The film is directed by David Yates who also directed the final three Harry Potter filmed stories. Special effects abound all over the place, and are every bit as visually as impressive as one would expect. Those responsible for realising fertile Rowling's imagination on screen are to be congratulated.

I saw all the Potter films, of course (and read the first three books) and was troubled by finding every one of the former quite exhausting to watch (likewise those books to read) even though they were targeted as being, essentially, children's films. I could only assume that I was viewing them the wrong way - over-seriously, perhaps? So I did have a preconception that I would find this film likewise weighty. In the event I didn't find it quite as bad as all that, though I must say that the plot here was markedly more confusing than in the Potters. I was rapidly lost in the ins and outs of the exposition so just submitted to giving up and letting myself be taken where it wants to go. In doing that I did achieve a measure of being entertained, though I can hardly say that I'm especially keen on seeing the remainder of the series.

I think you'd have to be a Potter fan to get the maximum out of this film. I can't imagine many being disappointed by this if you'd been sad to see the Potter series finish. It's very much more of the same, though set decades earlier, and is sure to make admirers of H.P. feel satisfied that they'll continue to get their 'fix' in future planned productions of this franchise................6.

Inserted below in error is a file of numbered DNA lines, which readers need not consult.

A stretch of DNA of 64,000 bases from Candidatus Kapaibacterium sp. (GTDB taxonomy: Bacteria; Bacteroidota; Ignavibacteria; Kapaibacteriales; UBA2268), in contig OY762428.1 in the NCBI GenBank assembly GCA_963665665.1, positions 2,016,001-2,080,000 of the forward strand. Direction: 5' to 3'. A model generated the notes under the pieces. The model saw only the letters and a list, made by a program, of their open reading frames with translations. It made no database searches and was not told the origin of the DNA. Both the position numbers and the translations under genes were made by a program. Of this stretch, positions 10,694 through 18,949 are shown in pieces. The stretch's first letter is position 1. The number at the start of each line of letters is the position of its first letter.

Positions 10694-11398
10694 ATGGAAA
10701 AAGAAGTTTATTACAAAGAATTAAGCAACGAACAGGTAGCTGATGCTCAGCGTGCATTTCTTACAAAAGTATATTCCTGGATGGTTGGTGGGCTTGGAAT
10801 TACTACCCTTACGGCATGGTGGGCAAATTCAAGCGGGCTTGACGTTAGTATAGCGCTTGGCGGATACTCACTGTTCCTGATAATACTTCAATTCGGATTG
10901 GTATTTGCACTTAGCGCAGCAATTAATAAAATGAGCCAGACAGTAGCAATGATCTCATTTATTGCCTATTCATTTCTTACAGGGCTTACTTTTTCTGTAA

Thursday, 17 November 2016

Film: 'Les Innocentes'

French-Polish film in those two languages (with some Russian), based on 1945 immediately post-war true story of aftermath of a Polish convent being pillaged by advancing Soviet soldiers, the 15 or so nuns therein having suffered rape, not just the once but also on two further 'visits' - with the consequence of half a dozen of them falling pregnant, their times of delivery being close together. 
As you can imagine, the story is unremittingly bleak - at least that is all apart from its conclusion which seemed to be tacked on to show that life after such a dark episode need not be entirely hopeless.